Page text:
DuPont reported quarterly earnings and revenue on Tuesday that ell short of analysts' expectations.
The chemical maker also said it is cutting 1,500 jobs, or about 2 percent of its 70,000 workers, and said it plans to take further steps to increase competitiveness.
The job cuts by the company, which also makes Kevlar bulletproof fiber and Corian countertops, marks one of the more extreme reactions to slipping demand and global economic uncertainty so far in this earnings season.
After the earnings announcement, DuPont shares fell in trading before the opening bell. (Click here to get the latest quotes for DuPont.)
The company posted third-quarter earnings excluding items of 44 ents per share, down from 69 cents a share in the year-earlier period.
Revenue fell to $7.34 billion from $9.24 billion a year ago.
Analysts had expected the company to report earnings excluding items of 46 cents a share on $8.15 billion in revenue, according to a consensus estimate from Thomson Reuters.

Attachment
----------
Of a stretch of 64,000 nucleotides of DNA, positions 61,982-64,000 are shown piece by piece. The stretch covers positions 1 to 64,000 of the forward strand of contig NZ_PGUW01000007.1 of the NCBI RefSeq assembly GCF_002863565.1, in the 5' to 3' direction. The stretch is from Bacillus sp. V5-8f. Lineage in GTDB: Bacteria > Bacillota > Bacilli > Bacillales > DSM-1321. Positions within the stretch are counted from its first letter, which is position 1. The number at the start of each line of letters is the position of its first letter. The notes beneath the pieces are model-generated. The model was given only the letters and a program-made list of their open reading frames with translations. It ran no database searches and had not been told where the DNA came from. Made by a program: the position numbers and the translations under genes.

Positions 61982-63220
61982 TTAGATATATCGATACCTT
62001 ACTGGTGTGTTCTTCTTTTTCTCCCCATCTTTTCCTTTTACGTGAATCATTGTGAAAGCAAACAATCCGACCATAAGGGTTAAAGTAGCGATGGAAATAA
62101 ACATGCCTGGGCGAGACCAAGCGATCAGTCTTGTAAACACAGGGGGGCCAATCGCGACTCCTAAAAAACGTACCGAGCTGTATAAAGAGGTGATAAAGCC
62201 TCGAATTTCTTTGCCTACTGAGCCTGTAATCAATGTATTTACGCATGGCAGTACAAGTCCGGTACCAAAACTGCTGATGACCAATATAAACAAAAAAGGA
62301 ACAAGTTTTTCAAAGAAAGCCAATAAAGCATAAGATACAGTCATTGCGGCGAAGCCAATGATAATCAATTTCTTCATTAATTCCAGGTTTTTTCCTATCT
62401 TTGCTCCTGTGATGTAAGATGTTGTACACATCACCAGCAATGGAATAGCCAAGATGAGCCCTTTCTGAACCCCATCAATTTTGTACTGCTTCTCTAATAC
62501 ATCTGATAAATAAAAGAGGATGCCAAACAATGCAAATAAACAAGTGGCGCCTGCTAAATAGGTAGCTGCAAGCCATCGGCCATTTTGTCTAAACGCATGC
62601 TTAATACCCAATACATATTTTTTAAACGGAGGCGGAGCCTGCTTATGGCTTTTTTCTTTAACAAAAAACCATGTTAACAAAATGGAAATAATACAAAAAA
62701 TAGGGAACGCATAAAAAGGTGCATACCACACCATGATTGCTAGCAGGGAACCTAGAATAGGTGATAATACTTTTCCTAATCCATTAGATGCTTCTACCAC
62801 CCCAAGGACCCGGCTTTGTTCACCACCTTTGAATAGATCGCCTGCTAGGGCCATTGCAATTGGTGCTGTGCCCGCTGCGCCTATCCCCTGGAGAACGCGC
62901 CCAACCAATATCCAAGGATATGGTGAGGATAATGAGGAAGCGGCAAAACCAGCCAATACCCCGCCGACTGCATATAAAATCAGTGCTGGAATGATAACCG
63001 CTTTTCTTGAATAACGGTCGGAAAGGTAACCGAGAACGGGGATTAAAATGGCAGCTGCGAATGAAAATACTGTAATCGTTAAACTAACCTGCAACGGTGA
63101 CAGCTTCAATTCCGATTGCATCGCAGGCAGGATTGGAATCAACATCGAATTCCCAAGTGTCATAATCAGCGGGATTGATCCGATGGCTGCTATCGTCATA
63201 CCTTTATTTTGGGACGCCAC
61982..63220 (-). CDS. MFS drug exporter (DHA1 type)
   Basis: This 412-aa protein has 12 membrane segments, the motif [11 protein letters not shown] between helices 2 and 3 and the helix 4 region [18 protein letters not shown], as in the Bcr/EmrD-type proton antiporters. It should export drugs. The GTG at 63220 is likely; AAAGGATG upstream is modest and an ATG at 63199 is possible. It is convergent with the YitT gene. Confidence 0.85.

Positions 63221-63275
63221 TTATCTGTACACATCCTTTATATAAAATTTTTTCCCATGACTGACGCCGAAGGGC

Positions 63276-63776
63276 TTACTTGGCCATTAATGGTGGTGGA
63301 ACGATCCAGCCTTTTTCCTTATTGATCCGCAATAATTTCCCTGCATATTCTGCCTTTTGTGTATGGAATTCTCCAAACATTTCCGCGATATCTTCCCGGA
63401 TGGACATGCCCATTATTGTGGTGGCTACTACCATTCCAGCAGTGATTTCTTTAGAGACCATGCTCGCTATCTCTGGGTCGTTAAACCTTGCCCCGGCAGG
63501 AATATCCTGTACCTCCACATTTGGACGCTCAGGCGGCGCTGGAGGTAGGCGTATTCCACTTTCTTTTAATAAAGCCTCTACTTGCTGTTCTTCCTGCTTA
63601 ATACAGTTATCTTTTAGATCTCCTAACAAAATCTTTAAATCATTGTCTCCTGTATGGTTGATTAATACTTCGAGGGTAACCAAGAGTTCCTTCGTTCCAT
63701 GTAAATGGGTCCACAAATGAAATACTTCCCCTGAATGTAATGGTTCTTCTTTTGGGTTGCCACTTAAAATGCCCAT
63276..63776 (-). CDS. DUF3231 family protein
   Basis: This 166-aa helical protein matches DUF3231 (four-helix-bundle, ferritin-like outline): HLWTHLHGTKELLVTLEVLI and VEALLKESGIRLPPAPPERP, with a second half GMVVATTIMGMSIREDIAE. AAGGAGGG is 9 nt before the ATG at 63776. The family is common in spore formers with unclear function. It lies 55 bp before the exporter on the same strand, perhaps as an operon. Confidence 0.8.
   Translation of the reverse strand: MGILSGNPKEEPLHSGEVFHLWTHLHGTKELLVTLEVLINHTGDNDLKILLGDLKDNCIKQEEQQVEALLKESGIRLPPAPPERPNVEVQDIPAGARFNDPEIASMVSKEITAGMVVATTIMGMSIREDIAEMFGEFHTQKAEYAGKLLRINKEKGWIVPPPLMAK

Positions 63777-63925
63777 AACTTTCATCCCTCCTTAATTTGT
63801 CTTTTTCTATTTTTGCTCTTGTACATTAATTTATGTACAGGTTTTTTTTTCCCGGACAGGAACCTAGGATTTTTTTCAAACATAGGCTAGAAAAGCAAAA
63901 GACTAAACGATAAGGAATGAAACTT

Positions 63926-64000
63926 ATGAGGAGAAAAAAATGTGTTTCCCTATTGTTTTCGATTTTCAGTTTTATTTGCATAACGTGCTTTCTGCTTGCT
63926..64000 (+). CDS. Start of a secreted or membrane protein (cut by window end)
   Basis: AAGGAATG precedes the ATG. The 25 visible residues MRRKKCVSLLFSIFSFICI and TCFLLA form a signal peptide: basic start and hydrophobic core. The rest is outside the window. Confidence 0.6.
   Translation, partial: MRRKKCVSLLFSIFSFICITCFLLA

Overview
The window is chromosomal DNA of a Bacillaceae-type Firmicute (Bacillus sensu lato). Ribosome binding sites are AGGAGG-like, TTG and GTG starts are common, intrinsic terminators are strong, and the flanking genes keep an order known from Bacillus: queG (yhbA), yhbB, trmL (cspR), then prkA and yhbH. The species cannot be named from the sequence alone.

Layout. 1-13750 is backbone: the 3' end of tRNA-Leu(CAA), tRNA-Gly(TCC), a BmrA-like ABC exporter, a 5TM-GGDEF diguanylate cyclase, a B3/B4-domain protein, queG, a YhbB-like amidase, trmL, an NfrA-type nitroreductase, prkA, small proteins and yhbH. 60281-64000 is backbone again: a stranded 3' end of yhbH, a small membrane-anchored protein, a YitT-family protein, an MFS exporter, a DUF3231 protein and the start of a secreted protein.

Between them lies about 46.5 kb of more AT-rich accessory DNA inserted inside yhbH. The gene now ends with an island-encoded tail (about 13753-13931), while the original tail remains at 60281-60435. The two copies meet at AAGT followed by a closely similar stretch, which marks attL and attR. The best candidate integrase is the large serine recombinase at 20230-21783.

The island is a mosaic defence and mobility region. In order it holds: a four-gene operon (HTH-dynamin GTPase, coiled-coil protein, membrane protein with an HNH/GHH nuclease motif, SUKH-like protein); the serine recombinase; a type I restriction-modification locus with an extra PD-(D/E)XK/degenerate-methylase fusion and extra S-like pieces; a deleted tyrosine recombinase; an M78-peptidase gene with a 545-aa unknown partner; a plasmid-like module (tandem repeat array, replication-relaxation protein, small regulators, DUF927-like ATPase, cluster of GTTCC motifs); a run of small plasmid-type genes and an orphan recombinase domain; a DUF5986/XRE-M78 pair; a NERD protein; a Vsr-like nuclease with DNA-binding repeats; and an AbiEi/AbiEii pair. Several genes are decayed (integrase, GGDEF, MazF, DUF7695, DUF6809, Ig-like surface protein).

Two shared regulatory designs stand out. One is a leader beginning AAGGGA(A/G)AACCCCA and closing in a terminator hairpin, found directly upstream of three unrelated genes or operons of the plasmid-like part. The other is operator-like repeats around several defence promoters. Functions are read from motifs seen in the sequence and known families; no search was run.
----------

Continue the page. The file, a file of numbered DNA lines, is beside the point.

Earnings from continuing operations, however, were 32 cents per share, well below the consensus estimate. The reason for this is that DuPont's Performance Coatings business — which would have added another 12 cents to the bottom line — is being sold to Carlyle Group and thus the company listed it under "discontinued operations."
"Weaker-than-expected demand in titanium dioxide and photovoltaic markets contributed to the decline from last year's record third-quarter earnings," DuPont Chairwoman and CEO Ellen Kullman said in a statement. "We are addressing these challenges now to position ourselves for improved performance."
The company said it expects full-year 2012 earnings, excluding items, of $3.25 to $3.30 per share, compared with $3.55 a share a year earlier. Previously, the company had forecast full-year earnings of $4.20 to $4.40 a share.
Roughly half of the layoffs are due to the weak economy, and DuPont took a one-time charge of $242 million to pay out severance to workers. The other half of the layoffs are connected to DuPont's August sale of its slow-growing car paint business to investment firm Carlyle Group for $4.9 billion.
Carlyle did not need some legal, human resource and other support staff previously used by DuPont to manage the car paint business. DuPont took a $152 million charge in the third quarter for its plan to lay off some of those employees.
—Reuters contributed to this article